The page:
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A Parser Library for Python 3 (and 2.6): Recursive Descent; Full Backtracking

Project description

Introducing version 2.0 of LEPL with a new, more powerful core.

I am trying to keep LEPL simple and intuitive while making it easier to add features from recent research papers “under the hood”. The combination of trampolining (which exposes the inner loop) and matcher graph rewriting (which allows the parser to be restructured programmatically) should allow further extensions without changing the original, simple grammar syntax.

The aim is a powerful, extensible parser that will also give solid, reliable results to first–time users. This release is a major step towards that goal.


  • Parsers are Python code, defined in Python itself. No separate grammar is necessary.
  • Friendly syntax using Python’s operators.
  • Built-in AST support (a generic Node class). Improved support for the visitor pattern and tree re–writing.
  • Well documented and easy to extend.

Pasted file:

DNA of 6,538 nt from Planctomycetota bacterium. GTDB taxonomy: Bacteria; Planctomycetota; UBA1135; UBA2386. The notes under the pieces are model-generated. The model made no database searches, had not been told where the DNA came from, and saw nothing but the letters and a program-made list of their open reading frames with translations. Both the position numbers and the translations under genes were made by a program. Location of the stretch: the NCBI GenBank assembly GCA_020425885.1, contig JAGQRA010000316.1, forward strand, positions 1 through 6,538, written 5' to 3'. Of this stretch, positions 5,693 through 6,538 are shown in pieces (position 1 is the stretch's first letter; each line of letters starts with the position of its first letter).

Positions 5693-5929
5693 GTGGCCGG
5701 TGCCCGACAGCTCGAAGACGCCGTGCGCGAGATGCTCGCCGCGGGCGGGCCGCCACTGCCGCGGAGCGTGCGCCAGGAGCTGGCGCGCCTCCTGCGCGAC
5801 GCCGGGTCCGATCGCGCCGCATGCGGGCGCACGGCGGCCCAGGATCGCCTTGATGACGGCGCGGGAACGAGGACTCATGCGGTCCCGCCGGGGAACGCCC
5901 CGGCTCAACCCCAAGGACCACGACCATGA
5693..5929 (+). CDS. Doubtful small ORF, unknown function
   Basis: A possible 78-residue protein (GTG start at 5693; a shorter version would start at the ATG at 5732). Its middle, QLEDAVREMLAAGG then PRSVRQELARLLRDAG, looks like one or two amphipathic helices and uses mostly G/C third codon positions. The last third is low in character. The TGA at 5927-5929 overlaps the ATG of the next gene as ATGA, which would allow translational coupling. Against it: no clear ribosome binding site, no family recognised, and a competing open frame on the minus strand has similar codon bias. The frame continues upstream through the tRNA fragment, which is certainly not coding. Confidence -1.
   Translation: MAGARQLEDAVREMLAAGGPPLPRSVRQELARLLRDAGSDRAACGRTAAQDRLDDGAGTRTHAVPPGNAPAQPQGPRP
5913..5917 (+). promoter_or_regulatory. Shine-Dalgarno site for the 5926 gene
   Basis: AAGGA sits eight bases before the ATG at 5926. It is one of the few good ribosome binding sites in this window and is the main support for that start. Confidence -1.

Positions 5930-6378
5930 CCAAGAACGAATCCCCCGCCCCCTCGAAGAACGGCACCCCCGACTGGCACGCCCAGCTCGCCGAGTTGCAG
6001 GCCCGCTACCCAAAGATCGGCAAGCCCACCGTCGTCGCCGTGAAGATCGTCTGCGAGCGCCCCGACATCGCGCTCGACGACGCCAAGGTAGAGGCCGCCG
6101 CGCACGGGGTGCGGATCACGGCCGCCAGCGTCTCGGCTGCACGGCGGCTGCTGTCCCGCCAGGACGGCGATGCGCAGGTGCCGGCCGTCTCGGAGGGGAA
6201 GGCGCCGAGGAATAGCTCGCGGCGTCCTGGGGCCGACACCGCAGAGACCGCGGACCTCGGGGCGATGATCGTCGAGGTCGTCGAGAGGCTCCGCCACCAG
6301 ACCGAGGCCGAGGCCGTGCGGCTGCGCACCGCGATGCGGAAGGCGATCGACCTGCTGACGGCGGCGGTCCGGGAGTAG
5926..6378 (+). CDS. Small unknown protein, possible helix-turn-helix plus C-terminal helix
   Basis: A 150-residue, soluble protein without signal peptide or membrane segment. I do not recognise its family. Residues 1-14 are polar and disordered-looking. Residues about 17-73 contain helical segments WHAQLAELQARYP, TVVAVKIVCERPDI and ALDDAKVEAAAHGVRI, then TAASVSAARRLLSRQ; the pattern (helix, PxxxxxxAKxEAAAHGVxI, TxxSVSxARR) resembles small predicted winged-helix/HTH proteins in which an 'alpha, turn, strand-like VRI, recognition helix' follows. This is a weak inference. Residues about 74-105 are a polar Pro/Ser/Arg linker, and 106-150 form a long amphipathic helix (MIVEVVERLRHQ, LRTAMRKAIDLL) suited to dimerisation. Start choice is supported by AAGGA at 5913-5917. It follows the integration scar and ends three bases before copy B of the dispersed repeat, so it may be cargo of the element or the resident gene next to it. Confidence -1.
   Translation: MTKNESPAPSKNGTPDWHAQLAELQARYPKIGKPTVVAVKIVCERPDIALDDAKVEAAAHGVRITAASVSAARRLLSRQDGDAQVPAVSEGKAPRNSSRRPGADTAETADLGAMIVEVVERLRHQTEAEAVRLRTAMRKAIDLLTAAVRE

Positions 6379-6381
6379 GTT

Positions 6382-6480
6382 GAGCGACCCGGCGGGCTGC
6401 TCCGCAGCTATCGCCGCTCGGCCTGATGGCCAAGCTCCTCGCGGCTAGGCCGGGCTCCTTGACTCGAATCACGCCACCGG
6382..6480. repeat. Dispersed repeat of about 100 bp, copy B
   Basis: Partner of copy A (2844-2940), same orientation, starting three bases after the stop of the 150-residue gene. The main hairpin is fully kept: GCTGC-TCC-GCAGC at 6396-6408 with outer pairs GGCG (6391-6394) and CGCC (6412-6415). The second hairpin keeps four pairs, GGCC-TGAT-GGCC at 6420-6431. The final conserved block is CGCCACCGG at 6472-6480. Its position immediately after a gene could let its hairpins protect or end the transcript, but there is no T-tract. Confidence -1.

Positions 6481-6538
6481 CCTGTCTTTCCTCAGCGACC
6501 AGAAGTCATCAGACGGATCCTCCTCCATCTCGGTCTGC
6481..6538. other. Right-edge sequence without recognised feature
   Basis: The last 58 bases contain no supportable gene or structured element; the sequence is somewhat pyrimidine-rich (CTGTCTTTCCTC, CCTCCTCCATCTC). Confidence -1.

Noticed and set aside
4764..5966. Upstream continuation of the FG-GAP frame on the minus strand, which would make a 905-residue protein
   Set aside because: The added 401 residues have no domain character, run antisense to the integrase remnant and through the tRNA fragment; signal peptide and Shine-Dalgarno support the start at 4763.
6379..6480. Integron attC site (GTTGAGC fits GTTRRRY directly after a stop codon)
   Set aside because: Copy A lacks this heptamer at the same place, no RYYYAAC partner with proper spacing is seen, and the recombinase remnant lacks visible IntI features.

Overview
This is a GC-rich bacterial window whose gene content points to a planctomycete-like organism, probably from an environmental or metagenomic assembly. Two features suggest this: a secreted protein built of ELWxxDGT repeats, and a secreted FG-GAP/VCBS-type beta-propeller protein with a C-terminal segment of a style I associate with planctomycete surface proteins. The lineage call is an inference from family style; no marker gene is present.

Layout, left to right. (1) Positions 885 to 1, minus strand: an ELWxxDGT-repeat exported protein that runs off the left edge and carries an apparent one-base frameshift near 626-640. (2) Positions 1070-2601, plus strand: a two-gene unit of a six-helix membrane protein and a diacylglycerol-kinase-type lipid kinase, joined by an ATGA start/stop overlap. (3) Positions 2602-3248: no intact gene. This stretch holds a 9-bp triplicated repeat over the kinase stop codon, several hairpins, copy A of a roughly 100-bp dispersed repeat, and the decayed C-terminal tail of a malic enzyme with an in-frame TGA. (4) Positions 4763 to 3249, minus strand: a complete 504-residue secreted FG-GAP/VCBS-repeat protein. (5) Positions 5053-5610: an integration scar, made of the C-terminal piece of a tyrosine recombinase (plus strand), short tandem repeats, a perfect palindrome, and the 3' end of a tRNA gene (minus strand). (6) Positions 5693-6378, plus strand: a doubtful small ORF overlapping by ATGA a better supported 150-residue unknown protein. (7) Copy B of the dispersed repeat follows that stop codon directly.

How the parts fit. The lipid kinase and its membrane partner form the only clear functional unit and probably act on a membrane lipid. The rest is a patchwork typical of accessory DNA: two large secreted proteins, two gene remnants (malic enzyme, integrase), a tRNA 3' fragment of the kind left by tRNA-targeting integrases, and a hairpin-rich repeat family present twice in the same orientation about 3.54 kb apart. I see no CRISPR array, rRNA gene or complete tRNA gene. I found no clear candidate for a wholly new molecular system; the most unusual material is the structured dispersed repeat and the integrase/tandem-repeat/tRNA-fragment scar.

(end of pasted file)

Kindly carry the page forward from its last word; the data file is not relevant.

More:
• Unlimited recursion depth. The underlying algorithm is recursive descent, which can exhaust the stack for complex grammars and large data sets. LEPL avoids this problem by using Python generators as coroutines (aka “trampolining”).
  • Support for ambiguous grammars (complete backtracking). A parser can return more than one result (aka “parse forests”).
  • Packrat parsing. Parsers can be made much more efficient with automatic memoisation.
  • Parser rewriting. The parser can itself be manipulated by Python code. This gives unlimited opportunities for future expansion and optimisation.
  • Left recursive grammars. Memoisation can detect and control left–recursive grammars. Together with LEPL’s support for ambiguity this means that “any” grammar can be supported.
  • Pluggable trace and resource management, including “deepest match” diagnostics and the ability to limit backtracking.

LEPL’s weakest point is probably performance. This has improved with memoisation, but it is still more suited for exploratory and one–off jobs than, for example, a compiler front–end. Measuring and improving performance is the main target of the next release.

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